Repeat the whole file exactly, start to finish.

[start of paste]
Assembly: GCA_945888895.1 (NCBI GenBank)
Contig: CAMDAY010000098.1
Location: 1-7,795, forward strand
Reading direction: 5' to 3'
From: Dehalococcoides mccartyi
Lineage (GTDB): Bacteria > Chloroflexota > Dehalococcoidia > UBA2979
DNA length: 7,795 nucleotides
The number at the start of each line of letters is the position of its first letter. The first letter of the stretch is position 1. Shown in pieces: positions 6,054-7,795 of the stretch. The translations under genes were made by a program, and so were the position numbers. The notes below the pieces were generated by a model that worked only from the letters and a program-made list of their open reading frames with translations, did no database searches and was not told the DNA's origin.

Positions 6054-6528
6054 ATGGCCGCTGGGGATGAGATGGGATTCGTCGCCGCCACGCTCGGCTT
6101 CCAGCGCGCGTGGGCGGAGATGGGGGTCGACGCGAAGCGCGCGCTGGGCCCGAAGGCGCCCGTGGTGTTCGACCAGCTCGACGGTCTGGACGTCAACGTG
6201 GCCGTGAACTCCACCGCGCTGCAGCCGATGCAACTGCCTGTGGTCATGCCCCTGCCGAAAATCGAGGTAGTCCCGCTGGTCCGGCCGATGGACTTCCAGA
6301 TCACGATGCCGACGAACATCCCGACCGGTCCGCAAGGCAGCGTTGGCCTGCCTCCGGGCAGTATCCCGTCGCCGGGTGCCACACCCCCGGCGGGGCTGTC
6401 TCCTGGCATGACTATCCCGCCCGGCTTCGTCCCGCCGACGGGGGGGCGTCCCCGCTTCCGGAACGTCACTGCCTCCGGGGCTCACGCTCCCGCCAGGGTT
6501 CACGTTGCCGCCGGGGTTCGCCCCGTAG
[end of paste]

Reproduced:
Assembly: GCA_945888895.1 (NCBI GenBank)
Contig: CAMDAY010000098.1
Location: 1-7,795, forward strand
Reading direction: 5' to 3'
From: Dehalococcoides mccartyi
Lineage (GTDB): Bacteria > Chloroflexota > Dehalococcoidia > UBA2979
DNA length: 7,795 nucleotides
The number at the start of each line of letters is the position of its first letter. The first letter of the stretch is position 1. Shown in pieces: positions 6,054-7,795 of the stretch. The translations under genes were made by a program, and so were the position numbers. The notes below the pieces were generated by a model that worked only from the letters and a program-made list of their open reading frames with translations, did no database searches and was not told the DNA's origin.

Positions 6054-6528
6054 ATGGCCGCTGGGGATGAGATGGGATTCGTCGCCGCCACGCTCGGCTT
6101 CCAGCGCGCGTGGGCGGAGATGGGGGTCGACGCGAAGCGCGCGCTGGGCCCGAAGGCGCCCGTGGTGTTCGACCAGCTCGACGGTCTGGACGTCAACGTG
6201 GCCGTGAACTCCACCGCGCTGCAGCCGATGCAACTGCCTGTGGTCATGCCCCTGCCGAAAATCGAGGTAGTCCCGCTGGTCCGGCCGATGGACTTCCAGA
6301 TCACGATGCCGACGAACATCCCGACCGGTCCGCAAGGCAGCGTTGGCCTGCCTCCGGGCAGTATCCCGTCGCCGGGTGCCACACCCCCGGCGGGGCTGTC
6401 TCCTGGCATGACTATCCCGCCCGGCTTCGTCCCGCCGACGGGGGGGCGTCCCCGCTTCCGGAACGTCACTGCCTCCGGGGCTCACGCTCCCGCCAGGGTT
6501 CACGTTGCCGCCGGGGTTCGCCCCGTAG